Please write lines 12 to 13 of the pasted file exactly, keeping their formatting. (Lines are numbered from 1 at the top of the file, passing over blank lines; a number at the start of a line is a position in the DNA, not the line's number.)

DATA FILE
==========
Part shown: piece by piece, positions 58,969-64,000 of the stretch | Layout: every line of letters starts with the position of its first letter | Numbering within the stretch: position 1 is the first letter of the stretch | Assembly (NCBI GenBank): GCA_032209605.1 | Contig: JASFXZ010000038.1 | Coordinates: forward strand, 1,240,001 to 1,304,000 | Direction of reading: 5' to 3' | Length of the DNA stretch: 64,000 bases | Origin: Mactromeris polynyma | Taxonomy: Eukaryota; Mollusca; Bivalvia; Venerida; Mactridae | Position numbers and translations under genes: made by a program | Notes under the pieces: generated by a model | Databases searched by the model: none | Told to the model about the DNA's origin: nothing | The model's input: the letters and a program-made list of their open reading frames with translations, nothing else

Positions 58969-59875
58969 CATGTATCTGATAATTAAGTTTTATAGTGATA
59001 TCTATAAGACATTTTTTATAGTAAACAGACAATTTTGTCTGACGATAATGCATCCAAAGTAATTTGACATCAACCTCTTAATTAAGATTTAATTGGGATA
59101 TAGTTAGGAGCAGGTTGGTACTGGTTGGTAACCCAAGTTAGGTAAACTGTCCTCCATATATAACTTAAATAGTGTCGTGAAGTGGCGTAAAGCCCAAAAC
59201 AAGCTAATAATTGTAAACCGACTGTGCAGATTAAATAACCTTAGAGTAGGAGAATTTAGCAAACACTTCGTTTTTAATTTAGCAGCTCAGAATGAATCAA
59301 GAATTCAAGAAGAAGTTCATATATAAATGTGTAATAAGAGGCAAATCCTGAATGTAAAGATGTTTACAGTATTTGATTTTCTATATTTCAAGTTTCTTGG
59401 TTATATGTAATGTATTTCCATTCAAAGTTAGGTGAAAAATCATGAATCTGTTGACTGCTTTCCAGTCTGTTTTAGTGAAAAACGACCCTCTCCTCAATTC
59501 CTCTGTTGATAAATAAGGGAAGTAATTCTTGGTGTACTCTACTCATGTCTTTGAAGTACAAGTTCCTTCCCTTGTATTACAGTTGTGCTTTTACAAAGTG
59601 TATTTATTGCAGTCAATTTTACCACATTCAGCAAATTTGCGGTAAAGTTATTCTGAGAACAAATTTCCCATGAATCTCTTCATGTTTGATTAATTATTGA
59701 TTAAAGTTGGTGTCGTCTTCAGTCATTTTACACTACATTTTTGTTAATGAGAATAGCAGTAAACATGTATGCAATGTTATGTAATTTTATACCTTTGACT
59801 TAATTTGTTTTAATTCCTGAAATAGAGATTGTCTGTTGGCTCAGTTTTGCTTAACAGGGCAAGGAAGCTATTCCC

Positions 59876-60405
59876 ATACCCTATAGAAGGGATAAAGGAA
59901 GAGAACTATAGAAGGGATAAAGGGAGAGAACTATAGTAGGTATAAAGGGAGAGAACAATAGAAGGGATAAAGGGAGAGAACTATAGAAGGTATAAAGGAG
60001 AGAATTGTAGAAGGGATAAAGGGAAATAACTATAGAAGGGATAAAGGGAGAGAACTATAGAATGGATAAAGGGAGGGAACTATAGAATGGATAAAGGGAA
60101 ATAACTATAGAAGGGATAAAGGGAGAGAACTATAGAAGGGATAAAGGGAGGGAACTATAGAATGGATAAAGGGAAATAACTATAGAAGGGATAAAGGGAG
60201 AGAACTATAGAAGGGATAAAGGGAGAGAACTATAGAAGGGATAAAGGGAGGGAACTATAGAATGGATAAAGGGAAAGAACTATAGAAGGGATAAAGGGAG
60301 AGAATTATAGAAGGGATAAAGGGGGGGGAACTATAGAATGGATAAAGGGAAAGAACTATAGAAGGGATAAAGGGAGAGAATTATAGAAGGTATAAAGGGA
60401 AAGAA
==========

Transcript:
59801 TAATTTGTTTTAATTCCTGAAATAGAGATTGTCTGTTGGCTCAGTTTTGCTTAACAGGGCAAGGAAGCTATTCCC

Positions 59876-60405